FSHD is considered an autosomal dominant disease associated with changes of DNA or chromatin of a region located at the very end of the long arm of chromosome 4. Studying FSHD for over 25 years we understood that FSHD does not always present as an autosomal dominant trait with affected people in all generations of a family tree. Instead we found families in which two sibs have FSHD with healthy parents and healthy children. This type of setting is suggestive of an autosomal recessive mode of inheritance. In this case genetic counseling is different because parent and children are carriers of only one mutated gene and have no risk of developing disease. Moreover the study of these families can bring more knowledge to understand FSHD. With these considerations in mind we studied a family in which FSHD seemed to be transmitted as autosomal recessive disease. The two sisters with FSHD presented a rapid progression and very severe outcome. Both sisters presented severe reduction of muscle mass and respiratory difficulties. We found they carry homozygous mutations in one gene encoding a protein that might play a role in chromatin conformation. We demonstrated that the two identical mutations present on both copies of this gene causes the lack of one of the two forms of the protein that the cell can produce. We think that the absence of this specific form can trigger a cascade effect and interfere on the function of several genes with severe consequences for the muscle.

Our studies may facilitate the understanding of the complex mechanisms underlying FSHD and have important repercussions for clinical practice, genetic counseling and research in this disease.


Update July 2017

FSHD is considered an autosomal dominant disease associated with changes of DNA or chromatin of a region located at the very end of the long arm of chromosome 4. Studying FSHD for over 25 years we understood that FSHD does not always present as an autosomal dominant trait with affected people in all generations of a family tree. Instead we found families in which two sibs have FSHD with healthy parents and healthy children. This type of setting is suggestive of an autosomal recessive mode of inheritance. In this case genetic counselling is different because parent and children are carriers of only one mutated gene and have no risk of developing disease. Moreover, the study of these families can bring more knowledge to understand FSHD. With these considerations in mind we studied a family in which FSHD seemed to be transmitted as autosomal recessive disease. The two sisters with FSHD presented a rapid progression and very severe outcome. Both sisters presented severe reduction of muscle mass and respiratory difficulties. We found they carry homozygous mutations in one gene encoding a protein that might play a role in chromatin conformation. We demonstrated that the two identical mutations present on both copies of this gene causes the lack of one of the two forms of the protein that the cell can produce. We think that the absence of this specific form can trigger a cascade effect and interfere on the function of several genes with severe consequences for the muscle.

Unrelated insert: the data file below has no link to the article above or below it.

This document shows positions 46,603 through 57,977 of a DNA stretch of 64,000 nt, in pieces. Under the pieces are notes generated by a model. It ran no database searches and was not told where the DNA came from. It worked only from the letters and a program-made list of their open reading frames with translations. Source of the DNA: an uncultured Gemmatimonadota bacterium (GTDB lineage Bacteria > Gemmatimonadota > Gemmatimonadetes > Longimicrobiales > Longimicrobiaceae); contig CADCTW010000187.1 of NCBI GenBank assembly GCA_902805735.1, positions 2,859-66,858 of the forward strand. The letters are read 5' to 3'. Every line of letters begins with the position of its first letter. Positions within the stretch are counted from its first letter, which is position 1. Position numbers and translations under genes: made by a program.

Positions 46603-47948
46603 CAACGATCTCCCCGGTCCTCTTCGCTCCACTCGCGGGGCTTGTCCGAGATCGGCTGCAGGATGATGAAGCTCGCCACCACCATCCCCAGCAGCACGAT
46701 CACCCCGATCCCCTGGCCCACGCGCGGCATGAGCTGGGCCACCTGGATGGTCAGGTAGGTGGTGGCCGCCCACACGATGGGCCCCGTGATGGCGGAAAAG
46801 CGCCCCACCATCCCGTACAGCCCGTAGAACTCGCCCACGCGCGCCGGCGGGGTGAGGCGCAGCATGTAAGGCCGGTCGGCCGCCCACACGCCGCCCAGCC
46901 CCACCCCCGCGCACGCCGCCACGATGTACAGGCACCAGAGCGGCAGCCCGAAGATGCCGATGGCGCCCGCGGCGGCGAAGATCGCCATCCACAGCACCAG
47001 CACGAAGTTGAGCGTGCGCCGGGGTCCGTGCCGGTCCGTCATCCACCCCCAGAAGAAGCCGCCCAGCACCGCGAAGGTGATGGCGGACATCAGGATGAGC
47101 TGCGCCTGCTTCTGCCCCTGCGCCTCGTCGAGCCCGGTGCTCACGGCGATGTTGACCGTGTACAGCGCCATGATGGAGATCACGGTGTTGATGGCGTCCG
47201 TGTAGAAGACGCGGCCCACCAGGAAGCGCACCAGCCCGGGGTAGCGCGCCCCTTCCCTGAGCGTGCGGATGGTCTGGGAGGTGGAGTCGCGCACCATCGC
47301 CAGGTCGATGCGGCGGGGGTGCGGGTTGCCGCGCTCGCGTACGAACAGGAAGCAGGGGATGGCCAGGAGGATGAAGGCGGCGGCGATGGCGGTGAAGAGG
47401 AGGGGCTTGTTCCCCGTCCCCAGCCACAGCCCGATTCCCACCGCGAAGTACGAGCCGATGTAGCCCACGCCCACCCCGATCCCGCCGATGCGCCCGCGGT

Our studies may facilitate the understanding of the complex mechanisms underlying FSHD and have important repercussions for clinical practice, genetic counselling and research in this disease.